MTC's Electrical and Instrumentation program goes beyond the wires.
While the singular focus is to prepare students for the workforce, it’s hard to pin down a course description for Bill Lloyd’s new Electrical and Instrumentation class at Manatee Technical College.
Simply said, students learn a lot of stuff.
Like what makes a motor run, or a conveyor belt slide, or a roll of paper towels roll up.
It’s a class about what synchronizes all the processes with the steps to make a bottle that holds water.
“There’s no other course I could find like what we have right here,” Lloyd said.
While students in the MTC’s regular electrician program were learning concepts such as using tools, blueprints, safety and circuitry, Lloyd’s class covers those basics and moves into logic controls. For example, the students might learn to program and wire a sensor and the responses a system might have in reaction to what information goes into the sensor.
In today’s world, it might be more important for students to know how to program a computer to perform a task, than to be able to actually do the task.
Lloyd’s class teaches both.
Students in the course learn everything from electrical wiring to motor controls to programming and logic for machines. They start from the ground up with what they learn, Lloyd said, and learn tactile skills like how to drill, tap, cut and wire.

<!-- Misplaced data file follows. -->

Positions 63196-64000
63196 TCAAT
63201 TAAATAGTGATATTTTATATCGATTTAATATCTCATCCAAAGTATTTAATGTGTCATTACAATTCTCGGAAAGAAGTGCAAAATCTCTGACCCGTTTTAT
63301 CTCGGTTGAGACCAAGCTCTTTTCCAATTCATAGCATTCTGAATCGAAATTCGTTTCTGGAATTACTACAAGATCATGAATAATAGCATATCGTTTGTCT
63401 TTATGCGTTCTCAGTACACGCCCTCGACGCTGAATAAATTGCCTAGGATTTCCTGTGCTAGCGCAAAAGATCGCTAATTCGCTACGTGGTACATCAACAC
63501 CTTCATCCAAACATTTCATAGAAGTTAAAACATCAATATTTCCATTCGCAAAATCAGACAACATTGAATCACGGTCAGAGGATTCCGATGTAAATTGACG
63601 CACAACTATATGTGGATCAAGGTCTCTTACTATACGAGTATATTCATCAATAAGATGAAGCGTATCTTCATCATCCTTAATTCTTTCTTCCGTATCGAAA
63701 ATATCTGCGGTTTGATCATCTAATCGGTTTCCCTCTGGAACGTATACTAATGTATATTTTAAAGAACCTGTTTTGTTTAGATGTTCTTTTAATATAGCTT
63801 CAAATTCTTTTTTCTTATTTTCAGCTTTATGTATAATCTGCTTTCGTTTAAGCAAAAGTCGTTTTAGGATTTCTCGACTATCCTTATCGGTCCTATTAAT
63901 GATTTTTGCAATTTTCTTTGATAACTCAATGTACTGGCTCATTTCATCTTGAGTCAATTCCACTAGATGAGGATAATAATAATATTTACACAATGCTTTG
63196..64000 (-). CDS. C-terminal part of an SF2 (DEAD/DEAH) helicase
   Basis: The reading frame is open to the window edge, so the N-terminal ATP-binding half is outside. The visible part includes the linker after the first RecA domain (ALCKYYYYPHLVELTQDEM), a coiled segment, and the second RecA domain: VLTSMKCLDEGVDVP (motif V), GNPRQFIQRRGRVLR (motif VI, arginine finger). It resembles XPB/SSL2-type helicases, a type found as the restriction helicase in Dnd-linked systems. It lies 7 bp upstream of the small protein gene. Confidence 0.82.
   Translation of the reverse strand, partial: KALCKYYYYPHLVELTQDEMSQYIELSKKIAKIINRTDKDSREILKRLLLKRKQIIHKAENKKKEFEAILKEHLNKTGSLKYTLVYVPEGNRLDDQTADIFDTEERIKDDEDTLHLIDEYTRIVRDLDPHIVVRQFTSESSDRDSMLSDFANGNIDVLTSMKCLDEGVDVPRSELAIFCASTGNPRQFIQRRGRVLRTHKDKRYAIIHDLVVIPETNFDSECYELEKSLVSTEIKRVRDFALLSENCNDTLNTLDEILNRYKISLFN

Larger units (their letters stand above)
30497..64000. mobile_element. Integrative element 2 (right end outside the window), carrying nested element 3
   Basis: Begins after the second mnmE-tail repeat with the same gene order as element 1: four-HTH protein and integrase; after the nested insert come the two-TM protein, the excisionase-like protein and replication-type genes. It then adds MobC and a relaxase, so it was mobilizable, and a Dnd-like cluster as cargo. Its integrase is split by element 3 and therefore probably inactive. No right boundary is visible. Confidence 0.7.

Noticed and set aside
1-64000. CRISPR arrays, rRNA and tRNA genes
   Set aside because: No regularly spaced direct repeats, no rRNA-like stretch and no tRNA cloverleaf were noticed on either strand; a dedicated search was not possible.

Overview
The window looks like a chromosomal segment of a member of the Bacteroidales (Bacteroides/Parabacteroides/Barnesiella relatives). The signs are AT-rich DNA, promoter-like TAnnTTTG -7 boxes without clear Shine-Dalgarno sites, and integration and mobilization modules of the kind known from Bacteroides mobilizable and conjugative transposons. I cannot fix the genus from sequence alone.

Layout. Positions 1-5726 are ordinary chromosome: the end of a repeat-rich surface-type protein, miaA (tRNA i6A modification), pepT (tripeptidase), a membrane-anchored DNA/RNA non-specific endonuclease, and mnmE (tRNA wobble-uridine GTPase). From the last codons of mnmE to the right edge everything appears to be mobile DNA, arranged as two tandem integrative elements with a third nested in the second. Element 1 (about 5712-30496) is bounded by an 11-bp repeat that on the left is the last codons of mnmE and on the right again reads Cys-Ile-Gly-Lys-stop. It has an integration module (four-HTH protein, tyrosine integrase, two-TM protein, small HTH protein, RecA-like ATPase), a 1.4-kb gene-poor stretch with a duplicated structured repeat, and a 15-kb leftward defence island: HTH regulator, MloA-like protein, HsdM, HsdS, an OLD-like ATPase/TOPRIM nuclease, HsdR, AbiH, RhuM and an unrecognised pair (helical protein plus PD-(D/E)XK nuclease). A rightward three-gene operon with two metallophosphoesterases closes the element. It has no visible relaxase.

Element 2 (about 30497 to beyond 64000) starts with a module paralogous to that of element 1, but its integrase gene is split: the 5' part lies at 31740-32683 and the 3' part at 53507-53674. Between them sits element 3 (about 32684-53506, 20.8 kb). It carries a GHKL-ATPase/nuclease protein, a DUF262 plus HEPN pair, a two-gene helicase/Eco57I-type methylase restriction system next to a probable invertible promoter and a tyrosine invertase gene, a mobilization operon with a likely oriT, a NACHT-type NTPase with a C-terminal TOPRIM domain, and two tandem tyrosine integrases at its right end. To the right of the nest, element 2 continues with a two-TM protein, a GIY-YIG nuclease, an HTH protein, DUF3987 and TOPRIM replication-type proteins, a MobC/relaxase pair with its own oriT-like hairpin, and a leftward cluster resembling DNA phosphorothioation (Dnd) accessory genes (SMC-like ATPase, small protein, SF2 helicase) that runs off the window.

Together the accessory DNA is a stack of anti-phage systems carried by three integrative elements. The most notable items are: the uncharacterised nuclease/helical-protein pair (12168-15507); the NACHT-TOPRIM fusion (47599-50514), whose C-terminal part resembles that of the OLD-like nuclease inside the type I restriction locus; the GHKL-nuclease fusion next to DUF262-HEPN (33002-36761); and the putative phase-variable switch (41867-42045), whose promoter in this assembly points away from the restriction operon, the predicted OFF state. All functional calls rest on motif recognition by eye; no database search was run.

Students will spend 1,000 hours — approximately 10 months of full-time instruction — in the course. The class, which has 10 students, began in January.
Lloyd started at MTC in August and spent several months preparing the curriculum for students to make sure they aligned with the needs of the program and the state standards mandated by the Florida Department of Education.
The program was created to help meet the needs of local manufacturers, he said.
Students like 19-year-old Daniel Johnsen, of Parrish, found themselves interested in the complexities of the coursework.
“The first couple of weeks, everything seemed (foreign) to me,” he said.
As time went on, he found himself understanding more. “Every day, I’m learning something different.”
While Johnsen is attending the course to set himself up with a future industrial job, 57-year-old Parrish resident and student Rafael Alvarez-Chacon said he joined the class to stay relevant in the workforce.
Alvarez-Chacon has experience working as a civilian mariner on Navy ships. He noted that the industry calls less and less for people who can turn valves and more for people who can operate computers and make the valves open automatically.
So when he heard about the class in December, “I jumped in,” he said.
Like Johnsen, Alvarez-Chacon finds the work to be difficult.
“It’s challenging, but it’s very exciting at the same time,” he said. ‘
Greenbrook resident Connor Blake, 20, heard about the class when he was in the electrical program at MTC and Lloyd came in to discuss the program.
“He really was able to engage the interest I have in developing new techniques, new ideas,” Blake said. “It kind of just fell into my lap.”
He said it was also somewhat of an honor to be part of the first class in the new program MTC is offering.
“We pick and choose what programs, within what we’re given, are necessary,” Lloyd said. “What would help further understanding of what we’re going to be doing into the future of the course?”
Lloyd also emphasized that while all students in the class are currently men, it is not a gender-specific trade.
“We want everyone to get into this,” he said.
Lloyd said that at the end of the day, the work is enjoyable.
“It’s just a lot of fun building something and watching it make something,” he said.